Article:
Childhood memories are meant to be happy reflections as we enter adulthood. Sadly, not everyone can look back at their earlier years with a sense of joy. The Town of Light is such an example, one that lies on the grimmer side of the childhood spectrum. The main character is 16-year-old Renee, who suffers from a mental illness. You play from a first-person perspective exploring a run-down mental facility that you spent many of your earlier years residing in. Throughout the journey you reflect upon your life and the lives of your friends and learn about the horrific wrong-doings that went on there. With a compelling (and based on true events) plot, the Town of Light ends up shining bright as a narrative driven game experience.
Taking place in the Volterra Psychiatric Asylum in Tuscany, Italy, you are free to roam the grounds as Renee at your own pace. Certain corridors and areas will be restricted until the story is ready for you to explore them. All the while Renee is having quick flashbacks in the forms of cartoon sketches of now rundown areas back when they were in use. There are collectables to find in the form of pictures and notes that give extensive backstory of events. Renee also keeps the narrative going with much inner dialogue that shows her intentions at the time and current feelings. I’m not going to go into any more story details, as it is the meat and biggest strength of The Town of Light. I will say that there are multiple paths through the game that can be steered depending on your choice of responses, typically to medical reports. This was great for replay value, as a single playthrough will take a typical gamer maybe 2-3 hours. The game also has a favorable achievement/trophy list that rewards you for progression, exploration and collectables.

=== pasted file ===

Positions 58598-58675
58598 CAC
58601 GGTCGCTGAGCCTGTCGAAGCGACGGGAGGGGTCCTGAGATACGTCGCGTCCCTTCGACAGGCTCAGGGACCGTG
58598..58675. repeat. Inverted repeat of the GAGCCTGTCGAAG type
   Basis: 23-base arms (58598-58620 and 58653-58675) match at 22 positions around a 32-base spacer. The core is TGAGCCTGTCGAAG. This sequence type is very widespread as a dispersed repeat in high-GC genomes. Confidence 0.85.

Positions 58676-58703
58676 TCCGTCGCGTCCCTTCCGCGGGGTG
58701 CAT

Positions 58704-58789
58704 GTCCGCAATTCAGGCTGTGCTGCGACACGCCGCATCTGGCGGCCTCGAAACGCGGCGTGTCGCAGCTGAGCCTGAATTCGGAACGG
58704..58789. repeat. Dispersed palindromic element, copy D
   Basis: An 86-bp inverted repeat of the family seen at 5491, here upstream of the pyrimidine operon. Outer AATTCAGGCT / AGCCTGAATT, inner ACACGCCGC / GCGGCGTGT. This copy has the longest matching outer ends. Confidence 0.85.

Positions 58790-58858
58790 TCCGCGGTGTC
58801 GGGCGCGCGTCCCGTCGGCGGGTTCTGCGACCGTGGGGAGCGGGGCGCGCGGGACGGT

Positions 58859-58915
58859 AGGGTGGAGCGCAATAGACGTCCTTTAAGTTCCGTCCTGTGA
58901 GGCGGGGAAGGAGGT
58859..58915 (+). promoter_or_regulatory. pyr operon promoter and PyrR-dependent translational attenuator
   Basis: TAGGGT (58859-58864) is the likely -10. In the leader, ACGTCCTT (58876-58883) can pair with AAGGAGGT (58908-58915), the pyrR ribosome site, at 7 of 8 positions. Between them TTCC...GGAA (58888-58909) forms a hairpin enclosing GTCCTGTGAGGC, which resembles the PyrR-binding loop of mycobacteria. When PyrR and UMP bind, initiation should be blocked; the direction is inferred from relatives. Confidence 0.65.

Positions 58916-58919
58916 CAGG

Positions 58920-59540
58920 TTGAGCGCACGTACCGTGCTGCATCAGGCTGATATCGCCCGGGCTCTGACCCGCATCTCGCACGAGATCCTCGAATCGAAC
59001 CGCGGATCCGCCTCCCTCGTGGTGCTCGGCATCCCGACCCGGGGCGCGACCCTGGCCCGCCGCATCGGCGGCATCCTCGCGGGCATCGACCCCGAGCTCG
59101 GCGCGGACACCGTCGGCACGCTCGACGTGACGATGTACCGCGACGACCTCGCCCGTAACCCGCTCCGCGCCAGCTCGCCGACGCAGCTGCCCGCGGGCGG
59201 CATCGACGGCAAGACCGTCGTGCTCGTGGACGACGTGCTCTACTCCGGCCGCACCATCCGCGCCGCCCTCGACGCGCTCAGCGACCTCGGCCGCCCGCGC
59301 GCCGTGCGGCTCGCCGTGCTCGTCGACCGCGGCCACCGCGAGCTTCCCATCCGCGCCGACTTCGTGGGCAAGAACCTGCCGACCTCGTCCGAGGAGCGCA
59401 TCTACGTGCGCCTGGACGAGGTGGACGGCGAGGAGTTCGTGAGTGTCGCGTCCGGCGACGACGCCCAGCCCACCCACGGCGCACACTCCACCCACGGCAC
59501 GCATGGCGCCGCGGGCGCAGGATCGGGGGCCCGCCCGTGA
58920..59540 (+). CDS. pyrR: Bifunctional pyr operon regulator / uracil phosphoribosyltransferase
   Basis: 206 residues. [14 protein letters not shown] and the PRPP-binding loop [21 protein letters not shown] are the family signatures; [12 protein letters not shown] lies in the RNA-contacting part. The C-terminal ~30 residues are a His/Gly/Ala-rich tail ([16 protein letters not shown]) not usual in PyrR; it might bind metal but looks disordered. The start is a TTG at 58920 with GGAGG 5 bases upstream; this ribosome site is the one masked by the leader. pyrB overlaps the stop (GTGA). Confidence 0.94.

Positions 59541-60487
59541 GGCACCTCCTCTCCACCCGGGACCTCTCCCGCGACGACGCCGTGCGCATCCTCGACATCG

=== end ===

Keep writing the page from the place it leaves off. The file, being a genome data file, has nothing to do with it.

As I mentioned above, The Town of Light is played from a first-person view, you can even classify it as a walking simulator. The entirety of the game is exploring, picking up collectables and occasionally interacting with objects for some light puzzle solving. You might have to get a generator back up and running or turn on the water valve for the showers. It’s nothing I found to be overly complicated and there is even a hint button if you press select on the Xbox controller. You won’t be fighting enemies or hiding, this is more of a psychological thriller than a survival horror game.
When it comes to presentation, The Town of Light is a mixed bag. I enjoyed the voice acting along with the grittiness of the cartoon stills; character models seen in cutscenes left a lot to be desired though. The feelings of confinement and decay of the interior areas was well portrayed, I felt as though I needed a tetanus shot from all the rusty metal! When outside there are beautiful areas with vivid trees, shadows and ambient sounds. I did find it to be a little choppy during movement and there were occasional stutters when interacting with objects or moving to new areas. Loading times felt especially long when firing up a new chapter from the very handy chapter select menu. I would love to see how it runs on the Xbox One X, you might not notice these issues if you own the newly released system.
The Town of Light is the type of game that is going to make you think. Back in the early 20th century there really were places like this. Reading letters from patients to family that were never delivered, and vice versa, really brought me down. There are also a few scenes, especially in the final chapter, that are downright depressing. If the goal of the developers was to tell a story that made an emotional impact, then they succeeded. I would have liked a bit more technical polish, and some might want to wait for a sale before committing to paying full price. However, if you do decide to check yourself into Volterra Psychiatric Asylum, you likely won’t be the same by the time you check out.
Check out the link below to purchase The Town of Light, there is also a free trial. A press key was provided by Wired Productions for the purpose of this review.